Because none of the three previous fusions lasted, the doctors decided to perform the fourth one through the front. This frontal fusion was an attempt to bond my crumbling bone to the front of the vertebrae. The surgery was just unbelievable. Once the incision was made, the surgeons had to remove all the vital organs in the area in order to insert the bone. After fusing the bone, they put all my organs back in and closed the incision. A nurse at the hospital later told me that the doctor ordered her to check me every hour after the surgery stating that, "He didn't want me lying there dead in a hospital bed."
The frontal fusion held for only a short time and then my condition grew rapidly worse. The pain became unbearable. The doctors' next step was to perform a percutaneous cordotomy, a procedure that would control the pain, but was usually reserved for terminal patients.
Prior to the cordotomy, the doctors offered me a clear explanation of what the operation meant. They told me that percutaneous cordotomy literally means burning out the nerve centers in the spinal column and that, once destroyed, the nerve centers could not be restored again. This procedure would have permanent consequences.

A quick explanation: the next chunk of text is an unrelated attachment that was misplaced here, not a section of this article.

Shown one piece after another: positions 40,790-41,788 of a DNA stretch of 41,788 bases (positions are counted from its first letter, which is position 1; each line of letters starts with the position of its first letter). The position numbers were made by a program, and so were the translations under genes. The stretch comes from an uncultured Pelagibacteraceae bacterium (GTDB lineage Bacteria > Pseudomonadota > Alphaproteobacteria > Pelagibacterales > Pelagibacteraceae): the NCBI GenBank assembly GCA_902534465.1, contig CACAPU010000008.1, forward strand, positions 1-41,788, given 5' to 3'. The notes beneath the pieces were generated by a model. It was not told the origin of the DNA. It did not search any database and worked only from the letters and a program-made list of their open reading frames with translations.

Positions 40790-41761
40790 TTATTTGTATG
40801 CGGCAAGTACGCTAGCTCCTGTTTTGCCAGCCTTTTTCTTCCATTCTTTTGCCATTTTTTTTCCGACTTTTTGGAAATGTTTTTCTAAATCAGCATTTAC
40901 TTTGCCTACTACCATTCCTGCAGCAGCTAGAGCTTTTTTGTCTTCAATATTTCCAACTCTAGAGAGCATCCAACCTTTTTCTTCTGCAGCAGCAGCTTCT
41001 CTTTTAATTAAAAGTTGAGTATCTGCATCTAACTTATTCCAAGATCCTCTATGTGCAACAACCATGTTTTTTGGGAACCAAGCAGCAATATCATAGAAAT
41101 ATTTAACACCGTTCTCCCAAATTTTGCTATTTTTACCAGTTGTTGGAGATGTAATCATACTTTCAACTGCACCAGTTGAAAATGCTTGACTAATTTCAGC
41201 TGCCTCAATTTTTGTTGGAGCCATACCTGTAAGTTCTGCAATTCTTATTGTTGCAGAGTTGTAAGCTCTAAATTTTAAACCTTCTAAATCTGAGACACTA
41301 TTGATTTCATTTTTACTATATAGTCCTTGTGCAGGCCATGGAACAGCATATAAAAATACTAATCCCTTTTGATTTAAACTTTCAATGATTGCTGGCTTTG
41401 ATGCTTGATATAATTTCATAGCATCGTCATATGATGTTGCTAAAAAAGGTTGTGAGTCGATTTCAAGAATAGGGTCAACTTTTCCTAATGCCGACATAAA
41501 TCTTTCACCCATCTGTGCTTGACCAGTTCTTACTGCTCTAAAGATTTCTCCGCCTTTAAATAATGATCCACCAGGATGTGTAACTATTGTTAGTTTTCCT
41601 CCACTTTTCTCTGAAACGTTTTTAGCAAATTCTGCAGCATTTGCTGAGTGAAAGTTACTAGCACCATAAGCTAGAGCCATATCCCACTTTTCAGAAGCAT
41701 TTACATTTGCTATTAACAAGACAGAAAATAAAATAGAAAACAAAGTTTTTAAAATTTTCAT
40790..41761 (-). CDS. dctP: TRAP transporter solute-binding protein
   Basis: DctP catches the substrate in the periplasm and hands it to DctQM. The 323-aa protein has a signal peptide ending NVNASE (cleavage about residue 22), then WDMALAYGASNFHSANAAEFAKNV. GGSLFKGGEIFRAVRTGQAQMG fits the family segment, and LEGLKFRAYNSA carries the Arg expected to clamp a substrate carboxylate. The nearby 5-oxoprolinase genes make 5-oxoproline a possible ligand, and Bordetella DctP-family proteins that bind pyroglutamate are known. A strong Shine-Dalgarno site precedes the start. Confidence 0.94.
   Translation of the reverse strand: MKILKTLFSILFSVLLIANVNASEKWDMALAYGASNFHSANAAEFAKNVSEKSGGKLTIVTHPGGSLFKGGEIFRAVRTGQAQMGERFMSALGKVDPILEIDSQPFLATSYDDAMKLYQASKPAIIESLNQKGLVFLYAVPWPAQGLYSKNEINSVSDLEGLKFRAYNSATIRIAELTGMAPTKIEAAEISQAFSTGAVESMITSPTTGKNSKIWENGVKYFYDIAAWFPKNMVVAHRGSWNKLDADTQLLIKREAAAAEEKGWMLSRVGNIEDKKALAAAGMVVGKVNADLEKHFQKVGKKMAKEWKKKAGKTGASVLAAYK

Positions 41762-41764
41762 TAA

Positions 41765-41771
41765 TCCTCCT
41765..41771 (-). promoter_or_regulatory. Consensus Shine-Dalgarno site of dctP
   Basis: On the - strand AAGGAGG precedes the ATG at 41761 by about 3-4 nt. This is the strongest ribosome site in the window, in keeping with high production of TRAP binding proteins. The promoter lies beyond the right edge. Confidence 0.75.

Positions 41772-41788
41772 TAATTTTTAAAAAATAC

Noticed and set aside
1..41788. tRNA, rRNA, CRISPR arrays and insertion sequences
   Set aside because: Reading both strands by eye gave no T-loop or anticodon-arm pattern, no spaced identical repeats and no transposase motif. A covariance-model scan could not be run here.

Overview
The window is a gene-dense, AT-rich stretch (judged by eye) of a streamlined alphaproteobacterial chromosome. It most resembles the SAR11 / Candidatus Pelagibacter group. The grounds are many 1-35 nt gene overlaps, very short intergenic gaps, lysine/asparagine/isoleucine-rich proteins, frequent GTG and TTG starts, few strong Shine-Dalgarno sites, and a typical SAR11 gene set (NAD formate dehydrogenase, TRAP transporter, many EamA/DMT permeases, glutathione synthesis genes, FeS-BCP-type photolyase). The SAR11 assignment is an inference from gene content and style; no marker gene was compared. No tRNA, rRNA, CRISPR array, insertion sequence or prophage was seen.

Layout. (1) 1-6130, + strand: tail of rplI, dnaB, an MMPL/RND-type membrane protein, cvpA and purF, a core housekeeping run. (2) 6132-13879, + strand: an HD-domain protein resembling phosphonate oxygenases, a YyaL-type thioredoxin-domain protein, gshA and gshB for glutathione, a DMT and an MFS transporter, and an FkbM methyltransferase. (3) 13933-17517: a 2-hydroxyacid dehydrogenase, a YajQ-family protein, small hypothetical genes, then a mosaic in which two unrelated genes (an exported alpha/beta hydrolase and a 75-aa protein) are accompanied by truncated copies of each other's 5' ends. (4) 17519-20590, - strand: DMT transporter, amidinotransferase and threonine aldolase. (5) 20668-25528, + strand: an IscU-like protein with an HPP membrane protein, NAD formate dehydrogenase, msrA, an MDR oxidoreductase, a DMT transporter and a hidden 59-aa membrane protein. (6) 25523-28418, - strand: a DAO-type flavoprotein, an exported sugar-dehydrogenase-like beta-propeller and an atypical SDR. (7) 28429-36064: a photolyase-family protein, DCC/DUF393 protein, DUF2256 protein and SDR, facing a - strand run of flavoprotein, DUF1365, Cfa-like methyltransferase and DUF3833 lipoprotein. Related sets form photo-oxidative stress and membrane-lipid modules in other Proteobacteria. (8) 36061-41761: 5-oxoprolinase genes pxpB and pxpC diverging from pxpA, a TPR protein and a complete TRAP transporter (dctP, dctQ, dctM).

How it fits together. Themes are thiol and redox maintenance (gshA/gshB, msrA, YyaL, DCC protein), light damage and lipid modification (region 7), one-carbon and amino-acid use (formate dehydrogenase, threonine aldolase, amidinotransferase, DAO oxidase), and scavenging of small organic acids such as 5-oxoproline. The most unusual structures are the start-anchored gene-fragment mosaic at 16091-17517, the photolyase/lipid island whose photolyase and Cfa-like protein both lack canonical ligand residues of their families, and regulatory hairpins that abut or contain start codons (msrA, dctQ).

Although the doctors tried not to be blunt about it, the unmistakable implication was that the cordotomy was being performed only because there was no hope of curing my disease; I was dying. The cordotomy would give me some relief during the final stages of my illness.
The surgeons also carefully explained that the procedure would involve burning at least six spinal cord segments above the origin of the pain. In order to achieve complete pain relief, the entire lateral spinothalamic tract would have to be burned through. If it were not, the pain would remain.